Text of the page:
Since circumstances forced me to see this Sage Theatre production of One Flea Spare near the end of its run, you are no longer able to take in this performance. And this is a shame, as it was a deeply compelling and well executed production.

The next Sage Theatre production will be The Attic, The Pearls, and Three Fine Girls, running November 13-22, 2008.

14 comments:

Bubs said...

Sounds very, very good. I'll have to read it.

Gifted Typist said...

Great review.

Sounds like a fascinating premise and as you were describing it I imagined the spare black backdrop that you went on to describe.

When I lived in England, I was never able to shake the deep abiding fear of infectious disease ripping across the island nation. How would one get off?
Well, you can imagine the emails I had from English friends when months after my return to Canada, SARS broke out in TO.

justacoolcat said...

Very cool. Still, I can't help but wonder about some of those English names . . .

Bridget Jones said...

sounds very worthwile! Thanks for the great review.

BeckEye said...

Yeah! Where do I sign up for this laugh-a-minute romp?

(Actually, it sounds very intriguing, I'm just being an ass.)

URBAN BLONDE said...

Dang! I would have loved to see that! What a great review!

I had it all planned to get theatre season tickets this year and then that nasty little thing called paying tuition for my lovely offspring came up...

Barbara Bruederlin said...

It is a very good play, Bubs, and very well produced as well. Do you often read plays? I can't say that I ever do, to tell you the truth.

I imagine everyone thought you had brought SARS with you, Gifted. I think the British Isles setting is part of the reason that a film like 28 Days Later plays out so well. That feeling of island claustrophobia is strong in One Flea Spare too.

I know, JustA! You'd think Nigel was bad enough.
Snelgrave, though, I thought could be fitting, the first syllable sounding very close to the German word "schnell" or "quick". Quick grave - very prescient.

Very worthwhile, Bridget! And it was my pleasure.

It actually had moments of considerable humour in it, Beckeye. And for the record, it is your assholery that makes you so adorable.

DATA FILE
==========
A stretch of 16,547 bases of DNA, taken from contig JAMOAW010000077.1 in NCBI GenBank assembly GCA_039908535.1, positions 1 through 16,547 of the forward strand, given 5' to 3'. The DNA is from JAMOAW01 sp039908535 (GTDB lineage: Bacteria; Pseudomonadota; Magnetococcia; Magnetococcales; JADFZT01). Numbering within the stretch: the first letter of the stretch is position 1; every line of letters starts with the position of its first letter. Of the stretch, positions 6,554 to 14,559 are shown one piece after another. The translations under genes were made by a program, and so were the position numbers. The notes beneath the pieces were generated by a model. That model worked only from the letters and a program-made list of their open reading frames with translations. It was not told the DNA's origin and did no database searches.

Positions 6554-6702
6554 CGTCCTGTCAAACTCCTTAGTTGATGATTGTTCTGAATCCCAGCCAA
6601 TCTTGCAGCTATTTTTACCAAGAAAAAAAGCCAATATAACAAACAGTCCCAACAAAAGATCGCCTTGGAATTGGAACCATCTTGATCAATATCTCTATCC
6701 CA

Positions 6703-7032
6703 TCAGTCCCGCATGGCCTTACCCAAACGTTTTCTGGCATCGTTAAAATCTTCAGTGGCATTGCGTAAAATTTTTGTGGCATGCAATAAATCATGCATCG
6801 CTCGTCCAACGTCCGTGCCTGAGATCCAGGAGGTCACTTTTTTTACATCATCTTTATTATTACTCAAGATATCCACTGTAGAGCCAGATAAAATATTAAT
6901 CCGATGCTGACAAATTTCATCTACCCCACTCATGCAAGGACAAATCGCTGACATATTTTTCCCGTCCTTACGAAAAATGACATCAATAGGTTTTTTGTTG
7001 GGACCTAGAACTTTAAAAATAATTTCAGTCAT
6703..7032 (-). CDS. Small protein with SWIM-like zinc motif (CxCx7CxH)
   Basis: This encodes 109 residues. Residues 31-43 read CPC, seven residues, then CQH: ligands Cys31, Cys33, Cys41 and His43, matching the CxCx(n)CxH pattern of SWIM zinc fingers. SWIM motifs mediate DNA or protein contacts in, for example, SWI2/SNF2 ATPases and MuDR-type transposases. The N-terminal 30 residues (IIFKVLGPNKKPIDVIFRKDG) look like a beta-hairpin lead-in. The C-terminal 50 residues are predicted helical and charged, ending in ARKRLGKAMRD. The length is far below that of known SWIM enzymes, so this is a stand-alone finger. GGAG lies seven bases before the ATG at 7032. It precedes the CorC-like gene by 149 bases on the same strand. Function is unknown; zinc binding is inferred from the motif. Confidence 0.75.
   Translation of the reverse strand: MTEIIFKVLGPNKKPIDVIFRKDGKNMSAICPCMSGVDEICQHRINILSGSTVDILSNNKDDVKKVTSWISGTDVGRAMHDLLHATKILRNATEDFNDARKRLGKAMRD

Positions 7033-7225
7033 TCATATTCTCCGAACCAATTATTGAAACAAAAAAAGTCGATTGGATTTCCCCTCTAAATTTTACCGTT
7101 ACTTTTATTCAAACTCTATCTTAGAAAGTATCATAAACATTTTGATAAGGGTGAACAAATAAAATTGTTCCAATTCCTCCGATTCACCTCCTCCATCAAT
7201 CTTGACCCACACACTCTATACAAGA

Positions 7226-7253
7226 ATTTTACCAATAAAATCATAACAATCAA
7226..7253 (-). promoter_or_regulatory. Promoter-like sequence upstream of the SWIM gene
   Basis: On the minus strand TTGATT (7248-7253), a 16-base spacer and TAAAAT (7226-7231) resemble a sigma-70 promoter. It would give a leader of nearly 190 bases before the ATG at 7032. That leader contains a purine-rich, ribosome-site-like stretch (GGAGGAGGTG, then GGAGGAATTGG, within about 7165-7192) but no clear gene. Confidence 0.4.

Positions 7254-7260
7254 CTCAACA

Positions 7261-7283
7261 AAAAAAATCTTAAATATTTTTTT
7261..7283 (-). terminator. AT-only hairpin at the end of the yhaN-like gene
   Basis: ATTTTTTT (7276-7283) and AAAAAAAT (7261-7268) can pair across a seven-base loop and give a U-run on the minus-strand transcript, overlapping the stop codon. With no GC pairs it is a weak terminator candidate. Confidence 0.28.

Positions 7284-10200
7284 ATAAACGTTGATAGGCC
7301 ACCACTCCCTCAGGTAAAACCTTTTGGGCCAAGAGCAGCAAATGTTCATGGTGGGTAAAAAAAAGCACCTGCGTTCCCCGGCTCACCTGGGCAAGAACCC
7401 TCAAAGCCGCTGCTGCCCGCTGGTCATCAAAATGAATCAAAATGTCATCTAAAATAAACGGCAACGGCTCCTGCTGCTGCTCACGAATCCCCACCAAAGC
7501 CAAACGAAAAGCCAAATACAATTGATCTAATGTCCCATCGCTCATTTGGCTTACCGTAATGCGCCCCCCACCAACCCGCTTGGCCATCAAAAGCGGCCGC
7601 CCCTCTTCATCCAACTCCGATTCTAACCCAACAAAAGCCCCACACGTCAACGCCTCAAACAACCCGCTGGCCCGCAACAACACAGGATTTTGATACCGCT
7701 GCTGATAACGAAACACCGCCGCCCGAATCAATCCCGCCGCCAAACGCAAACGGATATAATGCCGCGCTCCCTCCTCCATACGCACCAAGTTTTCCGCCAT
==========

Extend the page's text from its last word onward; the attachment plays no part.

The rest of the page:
Kids! Can't live with em, can't shoot em.
It's a shame you did not see this, Urban Blonde, but the season is far from over. And Sage Theatre really has very good value for their season ticket prices.

Toccata said...

Gosh, that sounds like such an intriguing play.

Hey there Gifted Typist I live on an Island! I do not need one more thing to worry about besides when the earthquake is going to get us!

mellowlee said...

Wow, seems like an amazing production! I really enjoyed your review. Perhaps not quite the kind of show I should be seeing right now, but you say there is a book? I should check it out.

mellowlee said...

Oh, I read that wrong. I am guessing there's no book....

Gifted Typist said...

didn't mean to worry you toccata - it would be much easier to escape your island, me thinks

Allison said...

Live theatre is always a good time. This play sounds quite interesting, indeed. In a few weeks I'm set to go to the Stratford Festival, which I am greatly looking forward to.

Sean Wraight said...

Hello Barb,

Naomi Wallace has a very 'imagistic' way with words and I would be intrigued to see how the stage adaptation handles her particular style.

Live theatre can be such a great treat when the subject matter is so challenging and this certainly fits that bill.

Excellent review Barb. Very thoughtful and informative.

s

Barbara Bruederlin said...

It was rivetting, Toccata.

I think there is a book of the play itself, Mel, but not a novel. Don't quote me on that though.

Nice damage control there, Gifted.

I haven't been to Stratford in years and years, Al. I need a lowdown on what you will be seeing!

That's very kind of you, Sean.
I agree that Wallace's words are full of imagery - very poetic - and I think this production really did them justice by keeping the set sparse and letting the words take the forefront.